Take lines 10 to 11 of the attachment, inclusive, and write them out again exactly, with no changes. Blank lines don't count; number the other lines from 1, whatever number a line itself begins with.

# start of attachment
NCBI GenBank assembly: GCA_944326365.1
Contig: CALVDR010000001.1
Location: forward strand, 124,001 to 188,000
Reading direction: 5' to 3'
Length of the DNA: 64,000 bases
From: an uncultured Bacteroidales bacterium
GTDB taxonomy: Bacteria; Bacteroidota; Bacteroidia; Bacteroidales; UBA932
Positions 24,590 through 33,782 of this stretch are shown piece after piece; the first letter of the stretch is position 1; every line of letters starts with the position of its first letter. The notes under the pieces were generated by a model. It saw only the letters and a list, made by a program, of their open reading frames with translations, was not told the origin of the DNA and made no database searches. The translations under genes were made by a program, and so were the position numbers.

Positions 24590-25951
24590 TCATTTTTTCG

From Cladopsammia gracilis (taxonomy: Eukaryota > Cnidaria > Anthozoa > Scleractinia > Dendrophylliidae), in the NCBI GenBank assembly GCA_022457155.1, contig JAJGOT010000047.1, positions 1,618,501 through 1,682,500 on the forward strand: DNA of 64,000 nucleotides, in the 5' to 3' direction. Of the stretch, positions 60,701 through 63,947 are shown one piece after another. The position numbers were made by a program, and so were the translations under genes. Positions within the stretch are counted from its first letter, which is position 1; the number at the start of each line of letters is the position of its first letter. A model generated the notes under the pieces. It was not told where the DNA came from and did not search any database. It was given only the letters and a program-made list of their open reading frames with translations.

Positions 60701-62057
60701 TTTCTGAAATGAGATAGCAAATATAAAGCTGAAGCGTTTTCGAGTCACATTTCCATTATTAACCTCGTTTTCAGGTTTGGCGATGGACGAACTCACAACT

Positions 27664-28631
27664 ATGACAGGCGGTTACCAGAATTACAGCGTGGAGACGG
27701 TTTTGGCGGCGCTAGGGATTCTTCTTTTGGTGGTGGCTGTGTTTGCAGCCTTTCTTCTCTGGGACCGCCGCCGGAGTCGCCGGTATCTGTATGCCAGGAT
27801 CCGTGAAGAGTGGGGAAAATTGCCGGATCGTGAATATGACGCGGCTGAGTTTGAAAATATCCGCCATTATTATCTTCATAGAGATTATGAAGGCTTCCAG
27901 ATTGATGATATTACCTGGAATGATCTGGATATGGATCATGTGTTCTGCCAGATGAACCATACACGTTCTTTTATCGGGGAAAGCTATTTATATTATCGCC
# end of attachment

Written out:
24590 TCATTTTTTCG

From Cladopsammia gracilis (taxonomy: Eukaryota > Cnidaria > Anthozoa > Scleractinia > Dendrophylliidae), in the NCBI GenBank assembly GCA_022457155.1, contig JAJGOT010000047.1, positions 1,618,501 through 1,682,500 on the forward strand: DNA of 64,000 nucleotides, in the 5' to 3' direction. Of the stretch, positions 60,701 through 63,947 are shown one piece after another. The position numbers were made by a program, and so were the translations under genes. Positions within the stretch are counted from its first letter, which is position 1; the number at the start of each line of letters is the position of its first letter. A model generated the notes under the pieces. It was not told where the DNA came from and did not search any database. It was given only the letters and a program-made list of their open reading frames with translations.